"Regions which were affected by droughts during the June, July and August period of last year, should be vigilant this year," Adi Ripalsi, head of the agency's climate information analysis sub-unit, said here on Friday, adding, "Last year, the precipitation during the dry season was less than 20 millimeters a month, and this year, it can go lower."
According to BMKG, nearly all regions in Java, notably West Java, Central Java and East Java, have begun to experience the dry season, which is expected to hit its peak in July and August 2019. However, local rains continue to lash Bogor, West Java.
"But not all regions have rains, such as in Jonggol and Parung which have less rainfall," he said.
He also reminded people living in East Nusa Tenggara (NTT), West Nusa Tenggara (NTB), Sulawesi, and Sumatra to be vigilant over the impacts of droughts. The dry season is expected to reach its peak from August to September in these regions.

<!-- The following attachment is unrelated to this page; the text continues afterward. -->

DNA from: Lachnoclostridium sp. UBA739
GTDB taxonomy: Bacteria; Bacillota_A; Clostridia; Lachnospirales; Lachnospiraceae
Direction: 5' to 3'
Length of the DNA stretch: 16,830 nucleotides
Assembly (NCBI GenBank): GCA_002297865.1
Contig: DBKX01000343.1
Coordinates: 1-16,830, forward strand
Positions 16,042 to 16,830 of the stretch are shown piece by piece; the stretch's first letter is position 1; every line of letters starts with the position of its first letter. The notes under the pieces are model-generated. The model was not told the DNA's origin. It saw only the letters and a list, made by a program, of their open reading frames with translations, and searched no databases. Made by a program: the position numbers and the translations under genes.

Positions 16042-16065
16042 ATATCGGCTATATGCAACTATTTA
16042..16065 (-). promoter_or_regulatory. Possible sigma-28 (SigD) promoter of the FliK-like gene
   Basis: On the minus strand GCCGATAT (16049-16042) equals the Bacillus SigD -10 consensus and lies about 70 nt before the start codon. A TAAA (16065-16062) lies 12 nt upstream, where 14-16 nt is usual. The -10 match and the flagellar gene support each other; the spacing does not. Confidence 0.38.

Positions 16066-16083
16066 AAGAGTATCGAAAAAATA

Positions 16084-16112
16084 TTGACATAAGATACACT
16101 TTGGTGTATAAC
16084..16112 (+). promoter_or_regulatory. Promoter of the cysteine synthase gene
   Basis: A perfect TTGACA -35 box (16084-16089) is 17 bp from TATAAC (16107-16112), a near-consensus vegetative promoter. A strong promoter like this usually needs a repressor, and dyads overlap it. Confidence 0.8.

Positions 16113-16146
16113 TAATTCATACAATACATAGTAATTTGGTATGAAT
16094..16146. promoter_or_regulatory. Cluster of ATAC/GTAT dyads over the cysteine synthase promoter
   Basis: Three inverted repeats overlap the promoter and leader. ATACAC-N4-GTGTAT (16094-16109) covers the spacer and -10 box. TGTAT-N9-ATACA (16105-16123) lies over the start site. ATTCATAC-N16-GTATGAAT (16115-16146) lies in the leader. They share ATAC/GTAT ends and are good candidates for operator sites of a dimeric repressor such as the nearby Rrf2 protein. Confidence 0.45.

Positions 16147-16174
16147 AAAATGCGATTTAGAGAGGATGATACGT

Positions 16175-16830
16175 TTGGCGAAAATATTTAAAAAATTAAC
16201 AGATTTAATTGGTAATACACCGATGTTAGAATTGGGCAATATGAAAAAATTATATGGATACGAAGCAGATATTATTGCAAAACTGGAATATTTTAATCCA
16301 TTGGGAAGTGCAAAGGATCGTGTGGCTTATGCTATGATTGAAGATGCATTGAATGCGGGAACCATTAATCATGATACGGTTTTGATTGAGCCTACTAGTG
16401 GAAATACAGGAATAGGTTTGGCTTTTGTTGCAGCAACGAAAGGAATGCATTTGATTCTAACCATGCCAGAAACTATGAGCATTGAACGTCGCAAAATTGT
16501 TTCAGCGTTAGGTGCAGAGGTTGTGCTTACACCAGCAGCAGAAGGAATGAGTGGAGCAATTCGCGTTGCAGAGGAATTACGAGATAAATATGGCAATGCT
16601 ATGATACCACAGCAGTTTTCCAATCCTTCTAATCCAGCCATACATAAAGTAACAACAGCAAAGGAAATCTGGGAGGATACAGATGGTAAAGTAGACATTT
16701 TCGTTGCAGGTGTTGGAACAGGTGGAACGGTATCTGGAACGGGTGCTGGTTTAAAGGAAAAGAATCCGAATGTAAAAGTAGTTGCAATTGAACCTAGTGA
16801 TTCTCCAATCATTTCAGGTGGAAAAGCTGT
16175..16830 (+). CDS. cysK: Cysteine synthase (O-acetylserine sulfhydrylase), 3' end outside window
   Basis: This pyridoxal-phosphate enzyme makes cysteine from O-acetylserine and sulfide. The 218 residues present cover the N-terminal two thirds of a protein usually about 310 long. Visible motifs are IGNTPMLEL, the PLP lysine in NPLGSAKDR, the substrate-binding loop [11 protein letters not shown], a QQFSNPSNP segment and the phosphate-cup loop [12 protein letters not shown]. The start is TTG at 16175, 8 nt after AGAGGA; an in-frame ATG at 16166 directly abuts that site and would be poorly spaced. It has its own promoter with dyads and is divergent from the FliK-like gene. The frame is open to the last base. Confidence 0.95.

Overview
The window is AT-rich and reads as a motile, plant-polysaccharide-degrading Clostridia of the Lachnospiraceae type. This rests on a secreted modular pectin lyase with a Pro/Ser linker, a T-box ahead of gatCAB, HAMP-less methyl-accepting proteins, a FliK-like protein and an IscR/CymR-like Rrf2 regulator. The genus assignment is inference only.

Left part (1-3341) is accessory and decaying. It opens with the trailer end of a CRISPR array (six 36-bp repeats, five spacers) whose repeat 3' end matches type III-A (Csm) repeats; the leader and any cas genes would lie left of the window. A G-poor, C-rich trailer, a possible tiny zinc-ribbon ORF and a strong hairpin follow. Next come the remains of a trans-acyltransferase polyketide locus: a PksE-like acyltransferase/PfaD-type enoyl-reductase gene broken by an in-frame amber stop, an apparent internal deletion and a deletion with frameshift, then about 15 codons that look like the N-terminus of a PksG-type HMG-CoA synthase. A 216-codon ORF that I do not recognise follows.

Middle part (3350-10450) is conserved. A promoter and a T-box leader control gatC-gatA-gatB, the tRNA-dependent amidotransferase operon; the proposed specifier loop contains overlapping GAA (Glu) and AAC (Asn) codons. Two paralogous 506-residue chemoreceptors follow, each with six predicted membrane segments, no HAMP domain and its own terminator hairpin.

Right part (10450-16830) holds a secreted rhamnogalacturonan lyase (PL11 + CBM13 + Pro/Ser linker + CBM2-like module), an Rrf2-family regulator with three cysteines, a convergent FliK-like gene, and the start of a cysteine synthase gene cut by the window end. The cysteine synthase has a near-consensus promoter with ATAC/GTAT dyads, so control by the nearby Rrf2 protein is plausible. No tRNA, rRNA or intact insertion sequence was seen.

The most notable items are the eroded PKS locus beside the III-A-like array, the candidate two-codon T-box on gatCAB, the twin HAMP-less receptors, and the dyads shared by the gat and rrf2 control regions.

"NTB and NTT are harvesting rainwater for farming, and hence, this needs to be supported by irrigation water," he said.
Based on data from the National Disaster Mitigation Agency (BPBN), droughts hit Banten, West Java, Central Java, DI Yogyakarta, East Java, NTB, NTT, and Lampung last year. On Java Island, the prolonged dry season had triggered wildfires in forest areas located on the slopes of several mountains in the Central, East, and West Java Provinces.
Among the mountains hit by wildfires in 2018 were Mount Merbabu, Mount Sumbing, Mount Slamet, and Mount Sindoro in Central Java Province; Mount Argopuro and Mount Sadran in East Java Province; Mount Ciremai in West Java Province; and Mount Lawu located on the border of the provinces of Central and East Java.